In August 2017, Oregon passed a law making it illegal to drive while holding or using an electronic device (e.g., cell phone, tablet, GPS, laptop, etc.). The law goes into effect on October 1, 2017. Washington passed a similar law that went into effect on July 23, 2017.
The Oregon law expands existing restrictions that made talking or texting on a cell phone while driving illegal. The new law includes all other similar activities ranging from holding a cell phone to to selecting music on a handheld device while driving.
Employers should review their policies to ensure employees who drive a company vehicle or drive their personal vehicle for business reasons are prohibited from using mobile electronic devices for any purpose when driving to be in compliance with the new law.
Holding or using a mobile electronic device for any purpose while driving violated the law. The law does not apply to someone who activates or deactivates a mobile electronic device or a function of the device.
Under Oregon law, driving means operating a motor vehicle on a highway or premises open to the public, and while temporarily stationary because of traffic, a traffic control device, or other momentary delays. Driving does not include when the motor vehicle has stopped in a location where it can safely remain stationary and pulled over on the side of or pulled off a roadway; parked in a designated parking space; or when required to park in the roadway to conduct necessary utility maintenance work.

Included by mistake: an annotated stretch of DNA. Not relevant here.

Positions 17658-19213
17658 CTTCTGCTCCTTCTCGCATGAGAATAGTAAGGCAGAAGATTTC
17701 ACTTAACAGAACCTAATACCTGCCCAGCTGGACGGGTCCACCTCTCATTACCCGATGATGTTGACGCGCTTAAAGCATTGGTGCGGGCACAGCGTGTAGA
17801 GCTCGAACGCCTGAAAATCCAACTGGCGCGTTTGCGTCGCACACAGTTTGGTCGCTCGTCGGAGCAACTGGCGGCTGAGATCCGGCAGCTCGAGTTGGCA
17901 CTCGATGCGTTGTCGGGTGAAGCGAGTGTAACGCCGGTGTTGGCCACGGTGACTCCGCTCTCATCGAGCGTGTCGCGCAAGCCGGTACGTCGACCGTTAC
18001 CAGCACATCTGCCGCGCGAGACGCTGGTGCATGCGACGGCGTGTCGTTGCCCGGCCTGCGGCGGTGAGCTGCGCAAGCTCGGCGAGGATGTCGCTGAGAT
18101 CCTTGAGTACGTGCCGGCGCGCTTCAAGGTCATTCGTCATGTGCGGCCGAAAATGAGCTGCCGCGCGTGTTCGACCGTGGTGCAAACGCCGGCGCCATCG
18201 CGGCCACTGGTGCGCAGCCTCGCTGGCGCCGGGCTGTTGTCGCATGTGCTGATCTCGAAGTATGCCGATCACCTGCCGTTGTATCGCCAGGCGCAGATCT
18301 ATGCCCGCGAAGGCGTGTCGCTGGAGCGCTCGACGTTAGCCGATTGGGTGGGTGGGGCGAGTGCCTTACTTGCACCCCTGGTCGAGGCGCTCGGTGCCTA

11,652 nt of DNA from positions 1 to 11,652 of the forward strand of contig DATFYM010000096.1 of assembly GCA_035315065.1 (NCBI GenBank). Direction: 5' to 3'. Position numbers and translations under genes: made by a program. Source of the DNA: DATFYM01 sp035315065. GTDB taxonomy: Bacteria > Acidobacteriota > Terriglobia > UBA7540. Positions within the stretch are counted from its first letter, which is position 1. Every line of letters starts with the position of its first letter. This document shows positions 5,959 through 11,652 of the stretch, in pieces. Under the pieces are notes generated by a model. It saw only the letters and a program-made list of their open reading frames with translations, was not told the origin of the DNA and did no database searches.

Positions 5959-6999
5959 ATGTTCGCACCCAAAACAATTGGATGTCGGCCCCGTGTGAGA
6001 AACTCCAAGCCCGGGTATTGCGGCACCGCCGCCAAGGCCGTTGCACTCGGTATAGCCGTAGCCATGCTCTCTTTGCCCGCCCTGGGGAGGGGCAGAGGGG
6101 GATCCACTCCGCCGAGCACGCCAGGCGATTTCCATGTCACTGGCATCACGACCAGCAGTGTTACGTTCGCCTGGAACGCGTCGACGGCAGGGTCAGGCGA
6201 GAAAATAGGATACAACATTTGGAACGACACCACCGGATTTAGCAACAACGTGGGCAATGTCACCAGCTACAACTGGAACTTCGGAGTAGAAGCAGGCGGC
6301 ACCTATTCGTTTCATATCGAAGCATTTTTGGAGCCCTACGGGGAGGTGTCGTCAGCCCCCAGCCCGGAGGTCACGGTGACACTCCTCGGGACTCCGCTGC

The following are the fines associated with each offense:
1. First offense, not contributing to a crash: Class B violation.
Presumptive fine $260. Minimum fine is $130; maximum fine is $1,000.
Course for First Time Offenders that does not contribute to a crash – Starting January 1, 2018, court may suspend the above fine if the driver completes an approved distracted driving avoidance course, and shows proof to the court within four months. Only the fine is suspended - the violation will still be recorded on the offender’s driving record.
2. Second offense, or first offense, if it contributed to a crash: Class A violation.
Presumptive fine $435. Minimum fine is $220; maximum fine is $2,500.
3. Third offense in ten years: Class B misdemeanor.
Minimum fine $2,000; maximum fine is $6,250. Could be one year in jail.
The new law does not apply to the following:
When using hands-free or built-in devices, if 18 years of age or older.
Use of a single touch or swipe to activate or deactivate the device.
While providing or summoning medical help and no one else is available to make the call.
When parked safely, i.e., stopped at the side of the road or in a designated parking spot. It is NOT legal to use the device when stopped at a stop light, stop sign, in traffic, etc.
HAM radio operators, age 18 years or older
Truck or bus drivers following the federal rules for CDL holders.
Using a two-way radio: CB users, school bus drivers, utility truck drivers in the scope of employment.
Ambulance or emergency vehicle operators in the scope of employment.
Police, fire, EMS providers in the scope of employment, (can include when in a personal vehicle if, for example, when responding to an emergency call).
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